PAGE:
Why I Always Say “Yes” to Cooking with My Kids

updated May 24, 2019
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(Image credit: Meghan Splawn)

My maternal grandmother was the victory garden planting, canning, and scratch-cooking archetype that hearty grandmother characters are built on, but we were never allowed to help in her kitchen. Instead, we were shooed off to the screened-in porch or cellar steps to trim pole beans or shell sweet peas while she cooked. She was famous for her fried cake donuts. Her recipe died with her 10 years ago because no one learned her mixing and frying techniques.

My own mother, a single mother working her way through graduate school with three young kids, mostly cooked from boxes. In fact, my earliest culinary education was turning on the oven for dinner when we got home from school or making Hamburger Helper on the stovetop.

When I became a mother myself and started cooking for and with my daughter, I set one rule for us: I would never say “no” to her when she asked to help in the kitchen. Whether that means helping with a Wednesday night dinner or a Thanksgiving feast, I would find a way to include her. Five years and another child later, here’s what I’ve learned about including my children in the kitchen and what we both learned in the process.

(Image credit: Meghan Splawn)

The Ask and the Invitation

There are probably a few people clicking through just to read how preposterously I can include my tiny cooks, ages 2 and 5, in every single meal’s preparation, so let me be clear: I don’t always invite my kids to cook breakfasts or dinners with me. I don’t put Sunday meal prep on their calendar. In fact, I’m happy to turn on a television show for them, or bring the Play-Doh tools to the table or the Legos down from their rooms in order to keep them occupied while I just get dinner on the table. But any time they ask to join me in the kitchen, even my 2-year-old’s barely audible “I help?” I go get their step stools and pull out their knives.

We work side by side — the stove on one side of me and my two sous-chefs on the other. Sometimes my daughter works diligently at her knife skills — chopping zucchini in uneven slices or grating cheese. Some nights she simply slices the cheese, takes what she wants, and leaves. Often their help is just a guise for getting a few pre-dinner bites of food. My 2-year-old loves cracking eggs, but not opening them, which almost always ends disastrously. Often I overcook bacon or onions, because I’m trying to help a little someone cut an apple or mix the biscuit dough or get the pair to quit fighting over the potato masher. Which is all to say that including my young children in everyday cooking is far from idyllic. It is most often chaotic and messy.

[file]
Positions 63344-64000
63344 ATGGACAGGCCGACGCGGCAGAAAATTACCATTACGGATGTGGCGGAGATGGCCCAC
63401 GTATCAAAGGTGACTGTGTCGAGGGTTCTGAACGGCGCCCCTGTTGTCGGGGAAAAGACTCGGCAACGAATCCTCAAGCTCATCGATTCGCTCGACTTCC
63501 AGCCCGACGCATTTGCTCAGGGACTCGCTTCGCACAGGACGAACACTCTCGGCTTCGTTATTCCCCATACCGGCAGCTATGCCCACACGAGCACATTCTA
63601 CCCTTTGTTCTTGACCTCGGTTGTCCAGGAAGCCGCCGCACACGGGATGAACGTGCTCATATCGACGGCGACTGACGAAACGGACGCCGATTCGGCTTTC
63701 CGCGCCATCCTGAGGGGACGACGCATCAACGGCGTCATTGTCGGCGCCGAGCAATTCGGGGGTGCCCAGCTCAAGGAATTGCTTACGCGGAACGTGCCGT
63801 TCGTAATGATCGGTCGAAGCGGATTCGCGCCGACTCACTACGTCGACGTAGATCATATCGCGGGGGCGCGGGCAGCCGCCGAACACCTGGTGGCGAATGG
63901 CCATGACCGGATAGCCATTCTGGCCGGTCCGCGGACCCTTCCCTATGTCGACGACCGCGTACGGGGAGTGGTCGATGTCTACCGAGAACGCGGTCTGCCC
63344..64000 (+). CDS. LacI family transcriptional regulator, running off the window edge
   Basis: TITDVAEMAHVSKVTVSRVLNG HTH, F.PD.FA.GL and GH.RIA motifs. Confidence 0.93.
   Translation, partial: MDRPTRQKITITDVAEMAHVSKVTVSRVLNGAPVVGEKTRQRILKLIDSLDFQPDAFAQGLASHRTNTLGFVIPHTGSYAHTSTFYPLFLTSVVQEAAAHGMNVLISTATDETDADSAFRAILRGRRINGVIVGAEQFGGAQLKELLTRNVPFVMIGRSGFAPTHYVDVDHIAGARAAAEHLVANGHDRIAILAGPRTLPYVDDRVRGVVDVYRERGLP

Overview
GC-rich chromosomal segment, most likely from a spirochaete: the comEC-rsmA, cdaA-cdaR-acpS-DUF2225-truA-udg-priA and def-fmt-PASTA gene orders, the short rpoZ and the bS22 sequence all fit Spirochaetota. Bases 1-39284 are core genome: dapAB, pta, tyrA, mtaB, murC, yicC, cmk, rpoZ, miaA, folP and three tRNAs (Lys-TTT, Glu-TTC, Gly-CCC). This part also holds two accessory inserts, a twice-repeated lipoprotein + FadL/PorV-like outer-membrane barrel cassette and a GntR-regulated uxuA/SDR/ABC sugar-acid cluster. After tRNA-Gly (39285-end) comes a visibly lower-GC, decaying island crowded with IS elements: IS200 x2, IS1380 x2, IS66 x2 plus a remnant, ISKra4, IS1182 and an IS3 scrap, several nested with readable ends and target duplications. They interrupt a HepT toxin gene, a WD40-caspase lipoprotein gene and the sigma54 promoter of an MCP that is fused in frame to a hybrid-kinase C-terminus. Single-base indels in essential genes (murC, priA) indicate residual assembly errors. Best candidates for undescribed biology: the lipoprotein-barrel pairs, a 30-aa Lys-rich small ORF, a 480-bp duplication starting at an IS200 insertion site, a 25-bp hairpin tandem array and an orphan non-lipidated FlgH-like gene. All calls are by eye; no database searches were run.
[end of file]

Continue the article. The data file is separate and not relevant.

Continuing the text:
(Image credit: Meghan Splawn)

There is some magic in the messes though, too. It forces me to be present while cooking, an act so familiar to me that I often take it for granted when making dinner alone. This test of my patience has actually helped me gain patience. It reminds me that there is more value in spending time together than in eating dinner “on time.” Even the occasionally dropped eggs are a just a gentle reminder that I should probably mop the floor soon … like tonight.

I include my children in the kitchen chores so they can absorb healthy habits modeled through hand-washing, composting, and trying new foods. But more importantly so they develop a connection to the community that is home cooking, because I believe it will make them better friends, roommates, and partners in adulthood. I don’t want cooking with Mom to be a special-occasion only event reserved for holiday cookies and birthday cakes because these treats are only a sliver of the cooking that comes from a home kitchen and they won’t nourish and guide them the way learning to chop an onion or make a salad dressing will. Yes, I hope that they will grow up to be proficient in scrambled eggs and boiling pasta, but also in the art of table-setting and dish-washing. Being a good host and being a good guest to our friends and family is another habit I hope they learn by being present in the kitchen alongside me.

(Image credit: Meghan Splawn)

Welcoming my children to help in the kitchen isn’t a ruse for getting them to eat more vegetables, although it’s a hopeful byproduct. At the most basic level, I want my children to be comfortable in a kitchen. Over time I know they’ll learn to cook for themselves and one day they’ll learn how to fry their great-grandmother’s famous cake donuts.

Tiny Chefs

Tiny Chefs is a celebration of everyday cooking with young kids. Tiny chefs are under age 8 and need more help in the kitchen than older kids, but can learn habits for cooking and eating that will last their lifetime. This is a collection of our best strategies, favorite tools, and sage advice for including tiny chefs in your kitchen.